This is a must-read for our module code developers. Although written for a Django tutorial, the explanation of why you must write test functions for your code is equally valid for people writing in C++ or any other language.
Tests will save you time¶
Up to a certain point, ‘checking that it seems to work’ will be a satisfactory test. In a more sophisticated application, you might have dozens of complex interactions between components.
A change in any of those components could have unexpected consequences on the application’s behavior. Checking that it still ‘seems to work’ could mean running through your code’s functionality with twenty different variations of your test data to make sure you haven’t broken something - not a good use of your time.
That’s especially true when automated tests could do this for you in seconds. If something’s gone wrong, tests will also assist in identifying the code that’s causing the unexpected behavior.
Sometimes it may seem a chore to tear yourself away from your productive, creative programming work to face the unglamorous and unexciting business of writing tests, particularly when you know your code is working properly.
However, the task of writing tests is a lot more fulfilling than spending hours testing your application manually or trying to identify the cause of a newly-introduced problem.
Tests don’t just identify problems, they prevent them¶
It’s a mistake to think of tests merely as a negative aspect of development.
Without tests, the purpose or intended behavior of an application might be rather opaque. Even when it’s your own code, you will sometimes find yourself poking around in it trying to find out what exactly it’s doing.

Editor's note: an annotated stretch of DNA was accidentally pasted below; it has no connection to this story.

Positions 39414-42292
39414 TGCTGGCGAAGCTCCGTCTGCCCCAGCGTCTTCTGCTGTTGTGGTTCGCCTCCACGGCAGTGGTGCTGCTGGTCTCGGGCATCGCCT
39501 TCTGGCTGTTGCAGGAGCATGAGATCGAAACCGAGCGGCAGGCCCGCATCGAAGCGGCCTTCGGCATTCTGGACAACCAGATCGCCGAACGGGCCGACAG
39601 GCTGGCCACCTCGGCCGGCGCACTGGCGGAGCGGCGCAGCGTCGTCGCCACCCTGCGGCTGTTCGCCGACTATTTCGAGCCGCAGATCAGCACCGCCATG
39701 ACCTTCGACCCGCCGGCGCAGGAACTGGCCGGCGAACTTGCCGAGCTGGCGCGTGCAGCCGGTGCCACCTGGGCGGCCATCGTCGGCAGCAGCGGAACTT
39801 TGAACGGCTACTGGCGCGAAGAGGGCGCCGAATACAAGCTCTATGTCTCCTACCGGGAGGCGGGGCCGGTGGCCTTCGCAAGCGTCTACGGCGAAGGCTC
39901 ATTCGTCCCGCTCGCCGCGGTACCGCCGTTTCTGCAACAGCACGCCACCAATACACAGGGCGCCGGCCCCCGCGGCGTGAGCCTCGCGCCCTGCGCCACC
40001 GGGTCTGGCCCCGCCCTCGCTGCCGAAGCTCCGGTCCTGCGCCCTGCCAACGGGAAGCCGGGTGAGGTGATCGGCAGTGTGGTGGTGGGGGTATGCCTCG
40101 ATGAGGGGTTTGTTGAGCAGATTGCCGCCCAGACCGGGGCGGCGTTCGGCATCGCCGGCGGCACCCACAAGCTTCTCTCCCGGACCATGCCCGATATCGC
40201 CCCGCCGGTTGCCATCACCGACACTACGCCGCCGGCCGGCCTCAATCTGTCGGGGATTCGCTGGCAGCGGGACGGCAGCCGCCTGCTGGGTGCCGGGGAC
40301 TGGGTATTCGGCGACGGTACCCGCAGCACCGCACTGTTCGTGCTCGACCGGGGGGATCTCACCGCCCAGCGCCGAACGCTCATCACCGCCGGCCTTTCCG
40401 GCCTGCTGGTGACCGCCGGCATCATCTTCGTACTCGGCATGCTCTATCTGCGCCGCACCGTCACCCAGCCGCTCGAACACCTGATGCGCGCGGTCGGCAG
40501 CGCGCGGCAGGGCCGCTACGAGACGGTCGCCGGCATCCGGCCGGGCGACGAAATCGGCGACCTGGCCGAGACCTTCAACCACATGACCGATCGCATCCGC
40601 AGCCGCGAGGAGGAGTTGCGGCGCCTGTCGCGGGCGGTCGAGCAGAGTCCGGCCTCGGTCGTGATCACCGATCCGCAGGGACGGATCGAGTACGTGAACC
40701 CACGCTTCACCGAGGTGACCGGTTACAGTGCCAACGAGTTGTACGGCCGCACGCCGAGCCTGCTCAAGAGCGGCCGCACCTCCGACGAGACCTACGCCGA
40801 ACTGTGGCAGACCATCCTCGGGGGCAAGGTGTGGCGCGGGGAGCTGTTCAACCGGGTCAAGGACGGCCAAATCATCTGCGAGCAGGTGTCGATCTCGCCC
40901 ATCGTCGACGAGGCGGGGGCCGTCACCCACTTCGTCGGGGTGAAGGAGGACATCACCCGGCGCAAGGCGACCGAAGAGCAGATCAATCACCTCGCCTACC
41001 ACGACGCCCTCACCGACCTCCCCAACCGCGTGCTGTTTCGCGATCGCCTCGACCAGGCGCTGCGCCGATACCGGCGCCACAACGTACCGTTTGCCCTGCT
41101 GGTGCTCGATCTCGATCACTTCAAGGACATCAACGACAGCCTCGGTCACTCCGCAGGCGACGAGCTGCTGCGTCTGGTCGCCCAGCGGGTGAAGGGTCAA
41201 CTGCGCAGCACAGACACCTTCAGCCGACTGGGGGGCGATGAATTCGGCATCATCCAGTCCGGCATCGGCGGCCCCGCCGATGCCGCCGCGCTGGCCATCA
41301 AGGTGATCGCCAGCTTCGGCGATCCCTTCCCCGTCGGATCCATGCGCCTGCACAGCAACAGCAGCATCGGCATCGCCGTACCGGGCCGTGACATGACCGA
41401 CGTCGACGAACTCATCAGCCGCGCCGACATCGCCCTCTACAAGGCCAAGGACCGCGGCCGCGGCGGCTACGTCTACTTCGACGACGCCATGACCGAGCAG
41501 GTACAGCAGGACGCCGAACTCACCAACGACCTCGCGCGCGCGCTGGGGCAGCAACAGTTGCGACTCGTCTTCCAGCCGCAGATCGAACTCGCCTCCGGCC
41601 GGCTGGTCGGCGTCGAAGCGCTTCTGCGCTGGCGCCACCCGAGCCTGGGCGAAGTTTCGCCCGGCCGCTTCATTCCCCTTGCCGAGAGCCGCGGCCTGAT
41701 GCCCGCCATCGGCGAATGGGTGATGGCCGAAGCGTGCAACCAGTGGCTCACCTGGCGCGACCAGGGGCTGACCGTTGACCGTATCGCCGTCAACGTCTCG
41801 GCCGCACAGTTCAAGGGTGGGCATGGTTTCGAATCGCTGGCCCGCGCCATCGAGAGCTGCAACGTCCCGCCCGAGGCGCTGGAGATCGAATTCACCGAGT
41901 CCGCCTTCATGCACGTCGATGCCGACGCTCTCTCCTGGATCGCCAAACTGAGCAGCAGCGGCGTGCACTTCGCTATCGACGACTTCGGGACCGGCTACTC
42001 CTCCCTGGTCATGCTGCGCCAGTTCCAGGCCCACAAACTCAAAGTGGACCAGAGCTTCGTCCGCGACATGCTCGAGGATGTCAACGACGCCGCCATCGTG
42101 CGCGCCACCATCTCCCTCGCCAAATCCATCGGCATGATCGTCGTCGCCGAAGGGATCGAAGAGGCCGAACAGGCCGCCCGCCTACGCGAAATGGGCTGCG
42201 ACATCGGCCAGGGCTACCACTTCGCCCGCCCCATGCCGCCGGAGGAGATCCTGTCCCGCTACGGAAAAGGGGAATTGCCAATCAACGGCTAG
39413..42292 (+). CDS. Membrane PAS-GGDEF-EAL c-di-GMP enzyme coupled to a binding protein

Tests change that; they light up your code from the inside, and when something goes wrong, they focus light on the part that has gone wrong - even if you hadn’t even realized it had gone wrong.
Tests make your code more attractive¶
You might have created a brilliant piece of software, but you will find that many other developers will refuse to look at it because it lacks tests; without tests, they won’t trust it. Jacob Kaplan-Moss, one of Django’s original developers, says “Code without tests is broken by design.”
That other developers want to see tests in your software before they take it seriously is yet another reason for you to start writing tests.
I particularly appreciate their final reason because it definitely applies to the MUSES collaboration:
Tests help teams work together
The previous points are written from the point of view of a single developer maintaining an application. Complex applications will be maintained by teams. Tests guarantee that colleagues don’t inadvertently break your code (and that you don’t break theirs without knowing).